An Anime Newbie Joins Fairy Tail: The Bad

Fairy Tail’s and other animes’ common graces, like ambition and friends, can easily become idols.
E. Stephen Burnett | Oct 6, 2016 | 8 comments | Series:

After the anime people got to me last year, I was drawn into the fandom of Fairy Tail.

I explored the story and world, then the story’s good, true, and beautiful elements. Now to contrast these with Fairy Tail’s negative elements. Finally, I will offer a Gospel response.

The bad, false, and ugly of Fairy Tail

Now to discuss the flip side of the story’s many positive attributes—that is, the times good things can be twisted for evil ends, and fall apart when pressed to their logical conclusions.

Idol of ‘getting stronger’

fairytail_oracionseisLet’s start with what I’ve found is a shonen anime trope, which is perhaps best served with the slogan “I have to get stronger.” In Fairy Tail, this gets said and shown a lot, because only if you train, learn new skills from mature leaders, and level up can you defeat the enemies and keep your people safe. At times I have actually struggled with this idea. Once I even had to pause enjoying another anime series because I felt so burdened by this “moral law.”

Can we all really simply “get stronger” and achieve these goals if we do more, try harder, train more fiercely, or find a better master? Not everyone is even capable of these things. We have time and strength limits as well as other responsibilities (such as family care). If we try something we cannot do, even after we fail and pick ourselves up, we will fail again, and fail all our lives. Some of us are stopped by injustice from our own families or other social institutions. Some of us were have mental or physical disabilities. And regardless of all that, what happens when we reach “the top”? No more training, no more skills to learn—what then?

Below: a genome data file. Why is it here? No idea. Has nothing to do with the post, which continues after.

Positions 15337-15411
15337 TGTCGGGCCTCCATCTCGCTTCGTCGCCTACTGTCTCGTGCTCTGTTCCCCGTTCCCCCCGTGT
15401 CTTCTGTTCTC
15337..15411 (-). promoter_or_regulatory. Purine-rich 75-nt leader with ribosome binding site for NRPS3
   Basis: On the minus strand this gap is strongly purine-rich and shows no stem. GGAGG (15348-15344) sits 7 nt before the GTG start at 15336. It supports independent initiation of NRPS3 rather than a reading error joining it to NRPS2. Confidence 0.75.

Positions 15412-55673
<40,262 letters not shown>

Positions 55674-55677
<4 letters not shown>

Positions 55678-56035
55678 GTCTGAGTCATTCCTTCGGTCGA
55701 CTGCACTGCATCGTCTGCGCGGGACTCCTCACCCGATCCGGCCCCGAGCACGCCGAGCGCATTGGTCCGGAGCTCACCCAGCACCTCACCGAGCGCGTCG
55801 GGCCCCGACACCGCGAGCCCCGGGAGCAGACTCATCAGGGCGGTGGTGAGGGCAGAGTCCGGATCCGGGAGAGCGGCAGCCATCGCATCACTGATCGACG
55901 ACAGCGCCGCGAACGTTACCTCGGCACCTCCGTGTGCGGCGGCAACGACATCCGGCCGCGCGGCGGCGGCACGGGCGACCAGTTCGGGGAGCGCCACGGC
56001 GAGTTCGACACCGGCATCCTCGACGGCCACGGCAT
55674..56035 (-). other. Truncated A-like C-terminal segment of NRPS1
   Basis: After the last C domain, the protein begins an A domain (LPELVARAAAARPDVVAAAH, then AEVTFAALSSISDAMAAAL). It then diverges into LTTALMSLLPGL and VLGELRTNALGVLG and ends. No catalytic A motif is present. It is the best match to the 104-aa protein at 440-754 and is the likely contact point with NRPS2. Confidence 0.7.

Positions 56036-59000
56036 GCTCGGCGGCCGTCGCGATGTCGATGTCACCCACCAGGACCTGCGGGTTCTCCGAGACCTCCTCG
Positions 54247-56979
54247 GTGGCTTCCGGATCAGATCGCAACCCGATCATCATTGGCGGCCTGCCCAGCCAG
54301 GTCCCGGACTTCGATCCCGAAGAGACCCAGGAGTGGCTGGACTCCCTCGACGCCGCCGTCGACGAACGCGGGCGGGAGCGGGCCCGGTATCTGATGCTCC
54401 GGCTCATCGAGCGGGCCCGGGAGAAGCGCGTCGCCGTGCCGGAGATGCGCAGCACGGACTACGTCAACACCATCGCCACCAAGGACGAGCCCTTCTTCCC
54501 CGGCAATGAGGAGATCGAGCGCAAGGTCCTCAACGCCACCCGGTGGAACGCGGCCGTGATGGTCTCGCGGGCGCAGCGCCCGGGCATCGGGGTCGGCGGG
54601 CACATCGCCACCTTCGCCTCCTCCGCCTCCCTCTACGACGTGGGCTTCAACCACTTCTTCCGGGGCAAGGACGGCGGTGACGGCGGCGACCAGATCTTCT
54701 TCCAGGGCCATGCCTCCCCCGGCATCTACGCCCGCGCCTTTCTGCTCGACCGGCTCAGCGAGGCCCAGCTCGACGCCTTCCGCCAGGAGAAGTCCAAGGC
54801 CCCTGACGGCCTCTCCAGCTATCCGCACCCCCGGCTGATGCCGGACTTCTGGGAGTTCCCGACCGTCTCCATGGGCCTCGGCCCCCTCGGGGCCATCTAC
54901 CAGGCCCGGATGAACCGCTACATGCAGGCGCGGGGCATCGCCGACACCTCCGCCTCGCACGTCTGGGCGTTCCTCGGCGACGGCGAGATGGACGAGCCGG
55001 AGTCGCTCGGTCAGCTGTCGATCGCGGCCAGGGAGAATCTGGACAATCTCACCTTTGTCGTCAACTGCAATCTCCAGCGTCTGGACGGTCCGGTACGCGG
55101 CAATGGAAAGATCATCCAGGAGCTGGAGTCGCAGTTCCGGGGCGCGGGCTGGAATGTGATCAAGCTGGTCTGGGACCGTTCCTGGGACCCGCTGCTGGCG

Idol of nakama

In Fairy Tail the best thing you can do is determine your nakama, your close friends/family, and stick by them closer than a brother. Even villains can get points for this.

Alas, this good idea is so easily turned into an idol. Can flawed and weak individuals always find their inner goodness and strength simply by getting closer to other people? Not at all. In fact, closeness to other people can awaken even more nasty behavior in people. Fairy Tail itself explores this truth through the early arc of a rebellious guild member, Laxus: people from your nakama can turn on you and require loving discipline. Despite this, Fairy Tail arguably exalts a find-your-people ethic that, if pressed to its logical conclusion, will result in kinism or tribalism. It simply doesn’t work to say you can find your nakama and then everything will be okay. Deep down, people are flawed and selfish. If they stay that way, finding a special group of friends only makes them into worse individuals, not better!

Idols of quick ‘conversions’ and split personalities

Some of Fairy Tail’s villains are said to be “unforgivable,” but are kinda forgiven anyway. They are appealing characters (they are favorites of mine!), but their contradictory natures makes no sense in reality. Their potential idols fall apart.